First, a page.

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'N-word' -- however you say it -- is vile, and a N.Y. jury agrees

After George Zimmerman’s acquittal on the charge of murdering Trayvon Martin, CNN’s Piers Morgan asked Rachel Jeantel, Martin’s friend, about something she had said on the witness stand. Jeantel had testified that Martin had told her over the phone that “the nigga is behind me” -- a reference to Zimmerman.

Jeantel told Morgan that there was a difference between “nigga” -- a slang term she said could be applied to a male of any race -- and the “N-word” that ends with an R. Jeantel explained that the distinction dated back to the year 2000, when “they changed it around.”

But here's the problem. When some people -- not only African Americans but white Southerners, Brooklynites and Brits such as Morgan -- pronounce the bad N-word, the hard R isn’t sounded, making it sound like the “good” N-word.

Pronunciation aside, Jeantel’s comment was a reminder of the familiar argument that the N-word, however the final consonant is pronounced, is always objectionable when it issues from the mouth of a white person but pardonable if it is spoken by a black person.

A federal jury in New York disagrees. This week, it awarded $30,000 in punitive damages to a black employee of an employment agency who was subjected to a tirade from her manager that included eight iterations of the N-word.

The manager, who is also black, argued that he used the word to convey that the female employee was “too emotional, wrapped up in ... the negative aspects of human nature.” The Associated Press reported that he also argued that “the word has ‘multiple contexts’ in the black and Latino communities, sometimes indicating anger, sometimes love.” (The AP story didn’t indicate how the manager pronounced the word.)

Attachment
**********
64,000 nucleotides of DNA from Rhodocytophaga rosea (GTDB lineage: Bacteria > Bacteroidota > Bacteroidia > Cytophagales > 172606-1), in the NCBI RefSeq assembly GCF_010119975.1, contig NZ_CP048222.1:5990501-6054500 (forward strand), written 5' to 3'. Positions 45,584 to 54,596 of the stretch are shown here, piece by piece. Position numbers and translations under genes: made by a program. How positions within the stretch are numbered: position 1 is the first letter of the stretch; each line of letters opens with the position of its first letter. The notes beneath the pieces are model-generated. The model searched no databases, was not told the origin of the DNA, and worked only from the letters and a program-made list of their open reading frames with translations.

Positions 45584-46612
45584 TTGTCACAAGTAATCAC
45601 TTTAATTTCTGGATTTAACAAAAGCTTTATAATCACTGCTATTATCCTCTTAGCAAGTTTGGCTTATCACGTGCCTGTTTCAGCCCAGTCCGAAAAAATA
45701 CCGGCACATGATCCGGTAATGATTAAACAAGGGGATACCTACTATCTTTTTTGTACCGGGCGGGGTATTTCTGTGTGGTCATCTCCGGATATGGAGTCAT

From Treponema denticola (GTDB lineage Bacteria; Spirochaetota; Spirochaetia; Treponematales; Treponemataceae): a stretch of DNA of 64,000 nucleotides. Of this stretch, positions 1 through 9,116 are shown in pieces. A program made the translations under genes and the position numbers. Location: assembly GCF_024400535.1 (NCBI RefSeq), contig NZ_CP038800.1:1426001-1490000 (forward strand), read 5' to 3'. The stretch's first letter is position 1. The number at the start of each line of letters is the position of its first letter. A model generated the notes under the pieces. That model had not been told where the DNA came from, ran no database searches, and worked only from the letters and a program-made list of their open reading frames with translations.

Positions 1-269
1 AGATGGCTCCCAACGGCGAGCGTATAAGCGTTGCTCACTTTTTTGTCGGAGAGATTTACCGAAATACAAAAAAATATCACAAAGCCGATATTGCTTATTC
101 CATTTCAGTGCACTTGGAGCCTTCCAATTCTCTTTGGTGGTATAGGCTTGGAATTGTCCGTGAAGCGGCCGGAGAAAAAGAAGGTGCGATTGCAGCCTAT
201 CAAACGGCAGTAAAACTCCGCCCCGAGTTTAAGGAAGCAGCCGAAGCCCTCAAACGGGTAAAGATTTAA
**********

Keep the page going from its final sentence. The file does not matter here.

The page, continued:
The jury obviously took account of the context of the manager’s remarks, which were basically a denunciation of the employee’s workplace attire and supposedly unprofessional behavior. Still, the verdict makes it clear that the N-word can be deployed in a hateful way by one black person speaking to another.

The employee’s attorney said that she hoped the verdict sent a strong message to those who “have tried to take the sting out of the N-word.... It’s the most offensive word in the English language.” That’s true no matter how it’s pronounced.

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Copyright © 2015, Los Angeles Times
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